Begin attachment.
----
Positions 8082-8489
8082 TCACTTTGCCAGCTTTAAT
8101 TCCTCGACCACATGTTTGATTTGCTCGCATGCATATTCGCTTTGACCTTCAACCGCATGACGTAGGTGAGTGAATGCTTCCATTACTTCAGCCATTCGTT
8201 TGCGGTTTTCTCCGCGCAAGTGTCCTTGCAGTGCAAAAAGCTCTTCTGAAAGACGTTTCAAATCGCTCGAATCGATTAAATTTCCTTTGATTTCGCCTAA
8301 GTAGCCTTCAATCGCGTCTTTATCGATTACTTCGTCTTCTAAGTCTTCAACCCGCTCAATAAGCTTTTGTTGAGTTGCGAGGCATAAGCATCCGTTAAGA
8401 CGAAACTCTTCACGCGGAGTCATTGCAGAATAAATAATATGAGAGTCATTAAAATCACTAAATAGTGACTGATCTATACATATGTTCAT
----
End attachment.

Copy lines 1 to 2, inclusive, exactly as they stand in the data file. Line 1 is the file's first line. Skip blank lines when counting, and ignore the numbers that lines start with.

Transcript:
Positions 8082-8489
8082 TCACTTTGCCAGCTTTAAT